Of growing research and policy interest are the experiences of people living under conditions of climate change-induced environmental stress, that are either unable to migrate (sometimes described as a ‘trapped population’) or are seemingly unwilling to do so (sometimes described as the ‘voluntarily immobile’). This paper problematises and expands upon these binary categories: examining the complex dimensionality of non-migration as a form of place relations, explored through qualitative study of rural and coastal Bangladeshi communities. Through 60 semi-structured interviews of individuals from four communities in the Kalapara region, the analysis proffers four qualitatively derived and inter-related dimensions of voluntary and involuntary migration framed as a form of place relations. These four dimensions concern: (1) livelihood opportunities, (2) place obduracy, (3) risk perceptions, and (4) social-structural constraints; with the interplay between these elements explaining diverse non-migratory experiences. In our analysis ‘place obduracy’ is introduced as a concept to describe the differential speed of environmental change and socio-cultural adaptation responses to explain non-migratory experiences. Our discussion provides insight into how to best support non-migrant people’s adaptive capacity in the face of growing climate emergency.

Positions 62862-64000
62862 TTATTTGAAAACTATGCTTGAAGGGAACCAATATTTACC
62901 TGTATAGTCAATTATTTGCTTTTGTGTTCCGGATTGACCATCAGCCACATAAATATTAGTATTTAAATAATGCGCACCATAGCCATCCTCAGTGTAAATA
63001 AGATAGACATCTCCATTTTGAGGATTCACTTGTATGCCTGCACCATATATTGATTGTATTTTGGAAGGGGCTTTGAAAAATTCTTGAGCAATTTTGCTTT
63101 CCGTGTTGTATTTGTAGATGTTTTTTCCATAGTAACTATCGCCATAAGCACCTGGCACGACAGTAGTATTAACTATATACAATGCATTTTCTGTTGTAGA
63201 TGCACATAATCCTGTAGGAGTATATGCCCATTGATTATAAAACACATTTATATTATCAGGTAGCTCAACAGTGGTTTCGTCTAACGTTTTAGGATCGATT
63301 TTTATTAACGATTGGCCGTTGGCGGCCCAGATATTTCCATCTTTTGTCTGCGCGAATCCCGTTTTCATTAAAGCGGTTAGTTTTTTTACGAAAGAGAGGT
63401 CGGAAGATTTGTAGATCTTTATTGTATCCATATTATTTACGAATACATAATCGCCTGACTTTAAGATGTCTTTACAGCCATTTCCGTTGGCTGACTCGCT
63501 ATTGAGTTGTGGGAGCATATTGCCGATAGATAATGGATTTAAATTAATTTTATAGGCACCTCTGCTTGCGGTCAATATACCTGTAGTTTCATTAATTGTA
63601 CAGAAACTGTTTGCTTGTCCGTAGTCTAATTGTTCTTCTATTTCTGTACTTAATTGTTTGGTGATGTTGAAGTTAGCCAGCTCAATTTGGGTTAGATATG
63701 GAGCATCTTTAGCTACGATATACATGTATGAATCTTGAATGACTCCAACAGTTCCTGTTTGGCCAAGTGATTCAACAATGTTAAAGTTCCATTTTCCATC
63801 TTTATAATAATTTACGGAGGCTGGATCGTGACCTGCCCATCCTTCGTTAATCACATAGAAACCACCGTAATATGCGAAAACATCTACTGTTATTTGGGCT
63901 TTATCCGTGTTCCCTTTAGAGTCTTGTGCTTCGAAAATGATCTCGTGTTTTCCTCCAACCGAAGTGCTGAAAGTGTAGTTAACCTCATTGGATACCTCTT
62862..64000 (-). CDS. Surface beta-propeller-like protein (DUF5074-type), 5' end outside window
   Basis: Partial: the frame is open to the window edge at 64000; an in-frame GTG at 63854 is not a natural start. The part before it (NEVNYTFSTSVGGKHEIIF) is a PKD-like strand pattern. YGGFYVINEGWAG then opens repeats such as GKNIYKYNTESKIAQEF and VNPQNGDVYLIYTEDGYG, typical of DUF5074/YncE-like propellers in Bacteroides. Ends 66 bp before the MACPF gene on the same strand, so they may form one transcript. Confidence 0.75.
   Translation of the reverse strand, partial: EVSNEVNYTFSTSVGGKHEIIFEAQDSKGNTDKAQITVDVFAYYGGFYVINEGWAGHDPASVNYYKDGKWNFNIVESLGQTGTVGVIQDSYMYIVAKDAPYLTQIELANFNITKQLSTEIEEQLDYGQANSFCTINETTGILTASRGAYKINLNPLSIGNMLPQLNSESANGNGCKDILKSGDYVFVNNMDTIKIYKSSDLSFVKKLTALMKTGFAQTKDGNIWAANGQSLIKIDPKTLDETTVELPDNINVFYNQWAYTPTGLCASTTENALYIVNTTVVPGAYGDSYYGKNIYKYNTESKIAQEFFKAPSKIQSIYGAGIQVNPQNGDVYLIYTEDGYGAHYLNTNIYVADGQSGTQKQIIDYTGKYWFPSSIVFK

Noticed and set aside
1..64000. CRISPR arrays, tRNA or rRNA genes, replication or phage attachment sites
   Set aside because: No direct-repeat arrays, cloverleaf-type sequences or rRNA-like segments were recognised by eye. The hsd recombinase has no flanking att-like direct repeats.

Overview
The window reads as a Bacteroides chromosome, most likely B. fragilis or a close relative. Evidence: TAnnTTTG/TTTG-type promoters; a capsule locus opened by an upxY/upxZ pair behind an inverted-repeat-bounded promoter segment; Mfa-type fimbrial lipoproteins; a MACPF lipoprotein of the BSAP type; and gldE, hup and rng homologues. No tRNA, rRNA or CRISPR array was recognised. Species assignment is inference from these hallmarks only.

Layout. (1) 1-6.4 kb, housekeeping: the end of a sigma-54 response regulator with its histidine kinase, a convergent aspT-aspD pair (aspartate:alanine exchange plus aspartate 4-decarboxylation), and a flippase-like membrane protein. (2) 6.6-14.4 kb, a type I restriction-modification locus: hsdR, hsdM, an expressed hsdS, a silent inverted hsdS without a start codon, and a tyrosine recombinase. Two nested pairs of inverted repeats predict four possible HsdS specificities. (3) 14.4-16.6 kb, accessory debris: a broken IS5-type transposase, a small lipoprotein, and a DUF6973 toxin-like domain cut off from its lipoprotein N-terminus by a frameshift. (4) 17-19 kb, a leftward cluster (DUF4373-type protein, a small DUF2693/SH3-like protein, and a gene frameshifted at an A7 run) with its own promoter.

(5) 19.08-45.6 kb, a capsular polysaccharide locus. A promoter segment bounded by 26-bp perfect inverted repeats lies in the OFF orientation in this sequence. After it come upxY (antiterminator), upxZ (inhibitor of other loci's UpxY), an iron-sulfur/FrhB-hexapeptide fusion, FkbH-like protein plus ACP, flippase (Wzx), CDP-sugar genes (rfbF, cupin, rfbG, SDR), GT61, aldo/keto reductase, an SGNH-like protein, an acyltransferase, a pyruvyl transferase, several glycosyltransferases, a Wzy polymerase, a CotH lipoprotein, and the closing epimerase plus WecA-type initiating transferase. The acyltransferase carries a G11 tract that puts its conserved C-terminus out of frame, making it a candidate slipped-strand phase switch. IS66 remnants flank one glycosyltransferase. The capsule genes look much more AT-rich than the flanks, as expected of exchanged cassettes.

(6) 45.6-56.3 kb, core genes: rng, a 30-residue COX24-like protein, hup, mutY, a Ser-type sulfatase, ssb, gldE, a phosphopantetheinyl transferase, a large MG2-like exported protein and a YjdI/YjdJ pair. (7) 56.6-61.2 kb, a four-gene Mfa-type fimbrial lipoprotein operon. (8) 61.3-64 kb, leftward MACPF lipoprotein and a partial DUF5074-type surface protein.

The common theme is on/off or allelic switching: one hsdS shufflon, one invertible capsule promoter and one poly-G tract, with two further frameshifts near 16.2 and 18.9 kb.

Bibliographical noteFunding Information:
The authors are grateful to Bishawjit Mallick at the Technische Universitat Dresden (TUD), Dresden, Germany, for his valuable comments on the earlier versions of this manuscript. The authors are thankful to Mr. Rakibul Islam and others for their help during the fieldwork and to all the participants for sharing their experiences with the research team.
© 2022, The Author(s).